4. Tally miss*

                  @Namrequired – I don’t think there are “virtue signalsrs” here, just people tired of bigots bigoting.

              5. Octo*

                I’m sorry, if you were misgendered, you wouldn’t correct it, because your mission is to do X instead?

                1. Reebee*

                  Let it go. That would be my mission. That’s what I do when I am mistaken for a man by way of my voice on the phone. SIL over-reacted, but look, it was an honest mistake she made. I don’t understand the comments here that imply SIL should have known better. If SIL was otherwise being polite, why bother to harangue her when SIL and CSR never will likely interact again? What is the lesson to be learned? Just accept she didn’t mean anything by it.

                2. Katara's side braids*

                  @Reebee I haven’t seen a single commenter suggest that SIL should have “known better” at the very beginning of the interaction, but it’s a big comment section so maybe I missed something. But from what I’ve seen, most of the criticism from SIL comes from taking two perfectly polite and professional sentences and magnifying them into, in your words, a “harangue.”

                3. Kay*

                  @Reebee & @Katara
                  It is 2024 and misgendering isn’t some obscure discussion at this point. If SIL didn’t know that making a gendered comment could go wrong then there is some serious willful ignorance being thrown around. The polite thing is to refrain from using gendered comments or assuming someone’s gender without actually knowing.

              6. Emotional support capybara (he/him)*

                Customer service reps are human beings and have a right to be treated with basic respect and dignity. That includes being addressed by the correct name and pronouns and you do not get a “get out of being called on misgendering the person I’m speaking to free” card just because that person happens to be a CSR. Hope this helps.

            2. sb51*

              Also, we don’t know how accurately SIL is reporting the conversation to the LW—it could be verbatim, but it could also have some interpretation. Was the phone rep annoyed or did she really need to put SIL on hold?

              Most trans people I know don’t use the “identify” phrase either—to me that’s the bit that makes me think SIL’s paraphrasing, because these days I tend to only hear that from either transphobic people trying to emphasize that the person in question was trans and that they weren’t “really” a [gender] (ugh!) or from genderfluid people who are talking about which part of their identity is resonating more today to other queer people. (Which are very different!). It really sounds like a somewhat over-the-top conversation made up or exaggerated by SIL to me, and my advice to the LW is to watch for other indicators of how SIL behaves.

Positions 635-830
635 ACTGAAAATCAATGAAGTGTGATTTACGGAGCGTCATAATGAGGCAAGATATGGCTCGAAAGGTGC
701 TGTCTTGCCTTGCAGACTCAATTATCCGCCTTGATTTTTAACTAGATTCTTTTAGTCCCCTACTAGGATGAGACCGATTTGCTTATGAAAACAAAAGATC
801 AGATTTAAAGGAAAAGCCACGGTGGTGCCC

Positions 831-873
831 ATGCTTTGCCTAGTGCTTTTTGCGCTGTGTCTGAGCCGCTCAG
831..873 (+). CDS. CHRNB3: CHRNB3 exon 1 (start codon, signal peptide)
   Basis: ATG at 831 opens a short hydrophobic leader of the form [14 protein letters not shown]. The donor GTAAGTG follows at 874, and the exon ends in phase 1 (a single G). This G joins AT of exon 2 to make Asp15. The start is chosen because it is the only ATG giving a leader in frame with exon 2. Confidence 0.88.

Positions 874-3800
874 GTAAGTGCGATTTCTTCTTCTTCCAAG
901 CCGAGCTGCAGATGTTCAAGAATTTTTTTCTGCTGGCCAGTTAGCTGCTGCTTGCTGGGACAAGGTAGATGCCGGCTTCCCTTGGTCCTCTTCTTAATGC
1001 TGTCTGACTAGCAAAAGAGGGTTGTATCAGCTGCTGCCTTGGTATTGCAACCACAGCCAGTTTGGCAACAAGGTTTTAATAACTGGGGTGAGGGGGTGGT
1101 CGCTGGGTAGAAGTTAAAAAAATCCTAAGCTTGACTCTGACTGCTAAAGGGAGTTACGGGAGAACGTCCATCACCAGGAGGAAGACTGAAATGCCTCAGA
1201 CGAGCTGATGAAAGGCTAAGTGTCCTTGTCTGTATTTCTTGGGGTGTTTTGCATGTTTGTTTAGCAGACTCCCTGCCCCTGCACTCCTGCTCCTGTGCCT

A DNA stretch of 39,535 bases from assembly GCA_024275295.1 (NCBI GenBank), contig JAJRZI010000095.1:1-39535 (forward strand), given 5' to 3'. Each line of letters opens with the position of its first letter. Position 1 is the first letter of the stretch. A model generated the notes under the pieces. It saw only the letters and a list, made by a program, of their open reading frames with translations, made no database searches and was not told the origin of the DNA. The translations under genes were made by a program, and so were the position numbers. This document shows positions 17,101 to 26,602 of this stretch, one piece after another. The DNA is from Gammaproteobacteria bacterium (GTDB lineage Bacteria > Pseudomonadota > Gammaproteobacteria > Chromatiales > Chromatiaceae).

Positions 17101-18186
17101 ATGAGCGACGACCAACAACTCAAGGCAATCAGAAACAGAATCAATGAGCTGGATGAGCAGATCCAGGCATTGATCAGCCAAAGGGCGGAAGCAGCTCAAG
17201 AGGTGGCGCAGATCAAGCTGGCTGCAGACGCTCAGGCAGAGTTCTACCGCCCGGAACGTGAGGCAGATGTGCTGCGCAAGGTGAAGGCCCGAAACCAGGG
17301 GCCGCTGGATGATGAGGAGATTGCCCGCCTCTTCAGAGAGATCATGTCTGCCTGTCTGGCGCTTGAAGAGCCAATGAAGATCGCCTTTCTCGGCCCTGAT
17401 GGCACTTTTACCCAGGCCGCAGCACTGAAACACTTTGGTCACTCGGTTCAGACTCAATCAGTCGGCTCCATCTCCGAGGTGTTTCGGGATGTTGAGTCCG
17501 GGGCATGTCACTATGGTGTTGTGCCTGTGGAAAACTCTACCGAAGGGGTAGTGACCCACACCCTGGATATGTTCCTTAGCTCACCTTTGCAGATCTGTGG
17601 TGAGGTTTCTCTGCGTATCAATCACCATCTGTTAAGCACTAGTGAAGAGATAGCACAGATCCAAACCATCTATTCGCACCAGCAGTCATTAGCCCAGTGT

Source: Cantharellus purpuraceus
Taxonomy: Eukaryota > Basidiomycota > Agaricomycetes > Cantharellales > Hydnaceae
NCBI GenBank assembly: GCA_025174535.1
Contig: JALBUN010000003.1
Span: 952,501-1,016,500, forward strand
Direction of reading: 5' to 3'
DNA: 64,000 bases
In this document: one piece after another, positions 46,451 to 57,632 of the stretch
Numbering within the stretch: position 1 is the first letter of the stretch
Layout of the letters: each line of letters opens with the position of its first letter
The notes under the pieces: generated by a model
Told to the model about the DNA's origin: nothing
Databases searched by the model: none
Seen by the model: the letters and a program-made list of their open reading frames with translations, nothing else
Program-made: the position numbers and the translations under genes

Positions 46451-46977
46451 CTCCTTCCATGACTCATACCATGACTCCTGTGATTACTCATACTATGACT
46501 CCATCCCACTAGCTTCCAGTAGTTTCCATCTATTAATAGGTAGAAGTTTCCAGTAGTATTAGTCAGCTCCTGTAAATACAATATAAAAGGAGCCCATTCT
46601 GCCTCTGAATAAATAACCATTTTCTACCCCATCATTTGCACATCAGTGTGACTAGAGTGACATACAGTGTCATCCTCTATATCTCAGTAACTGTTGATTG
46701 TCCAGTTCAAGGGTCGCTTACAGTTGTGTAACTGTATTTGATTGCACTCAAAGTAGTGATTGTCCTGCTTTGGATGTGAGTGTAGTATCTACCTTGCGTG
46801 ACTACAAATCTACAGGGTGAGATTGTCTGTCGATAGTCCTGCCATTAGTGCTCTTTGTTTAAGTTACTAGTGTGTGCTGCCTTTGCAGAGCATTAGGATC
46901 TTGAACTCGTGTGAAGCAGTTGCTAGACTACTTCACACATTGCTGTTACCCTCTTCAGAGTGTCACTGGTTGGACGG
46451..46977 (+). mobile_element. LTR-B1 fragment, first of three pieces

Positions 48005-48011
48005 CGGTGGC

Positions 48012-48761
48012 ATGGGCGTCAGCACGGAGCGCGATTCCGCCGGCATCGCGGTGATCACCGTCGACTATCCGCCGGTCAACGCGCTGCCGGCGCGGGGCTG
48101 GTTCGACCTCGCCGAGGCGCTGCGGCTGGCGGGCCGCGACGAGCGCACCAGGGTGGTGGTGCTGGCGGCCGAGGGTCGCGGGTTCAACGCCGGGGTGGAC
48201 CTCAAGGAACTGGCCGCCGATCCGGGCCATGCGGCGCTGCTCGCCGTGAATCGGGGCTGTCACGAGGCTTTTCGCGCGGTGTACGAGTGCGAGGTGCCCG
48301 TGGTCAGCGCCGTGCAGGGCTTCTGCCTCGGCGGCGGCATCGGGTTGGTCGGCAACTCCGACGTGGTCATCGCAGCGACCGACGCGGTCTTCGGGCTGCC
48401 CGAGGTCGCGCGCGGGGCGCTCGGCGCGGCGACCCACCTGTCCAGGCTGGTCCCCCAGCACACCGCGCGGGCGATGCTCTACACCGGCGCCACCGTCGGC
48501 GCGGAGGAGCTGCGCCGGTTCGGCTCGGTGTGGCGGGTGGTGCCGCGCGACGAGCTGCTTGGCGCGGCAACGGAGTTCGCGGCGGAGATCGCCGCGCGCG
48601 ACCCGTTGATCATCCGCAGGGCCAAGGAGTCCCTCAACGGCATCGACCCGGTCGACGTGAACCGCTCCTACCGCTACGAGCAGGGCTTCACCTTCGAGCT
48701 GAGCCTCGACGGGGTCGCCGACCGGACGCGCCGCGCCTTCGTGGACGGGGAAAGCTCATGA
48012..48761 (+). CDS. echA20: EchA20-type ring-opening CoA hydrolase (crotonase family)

1. Insert Clever Name Here*

                This was my immediate thought — that the rep probably just said “it’s ma’am” and the SIL donned her banana ensemble because of her existing prejudices.

                1. YetAnotherAnalyst*

                  That’s how I read it. I’m a cis woman who gets misgendered in a variety of situations (tall/broad/square build, contralto voice, male-dominated career, clothing choices that are practical for working outdoors, and a name that’s only one letter off from a much more common masculine name…). The growing transphobia over the last 10-15 years has been unreal, and what used to be a simple mistake folks sometimes made has become A Thing.

                2. Admin Lackey*

                  @Boof, everyone knows that transphobia is not a uniquely southern phenomenon and I think you’re reading this bias into comments.

                  Also, the prejudice against southerners is not nearly as widespread and serious as the bias against trans people so like, priorities

                3. Insert Clever Name Here*

                  @Boof, I’m a born and bred Southerner currently living in the South. Certainly members of one group can have prejudices about other members of that group, but let’s not pretend that transphobia is a uniquely Southern thing. Sure, maybe she’s not transphobic (but like, doubt it seriously) but having such an outsized reaction to someone you’re gonna talk to once correcting you from “sir” to “ma’am”? That’s banana pant behavior.

                4. penny dreadful analyzer*

                  I had a related but opposite assumption–I bet the rep probably said “It’s ma’am” two or three times and the SIL has absolutely no idea that she said that because she wasn’t listening and her awareness skated right over it, so then the rep said something with enough words and seconds of speaking that she would have to hear that she was in fact speaking, and the SIL got mad that she’s being spoken to like someone who didn’t listen the first few times.

                5. sparkle emoji*

                  @Boof I haven’t seen any commenters attributing SIL’s bananapants behavior to being southern. Possible bigoted attitudes as suggested by her actions? Sure, but not her region. And claiming you were harangued, lodging a complaint, and generally carrying on because someone corrected you about whether they were a sir or a ma’am is in fact bananapants behavior.

              2. Doctor Fun!*

                This was my thought, too — frankly, SIL’s flying off the handle and sending an angry email to the manager automatically flags her as an unreliable narrator to me.

              3. Buffalo*

                Yeah, “I identify as…” is very ten years ago. A trans person in 2024 is just way, way likelier to say, “I am…” So I’m assuming there’s some paraphrasing going on.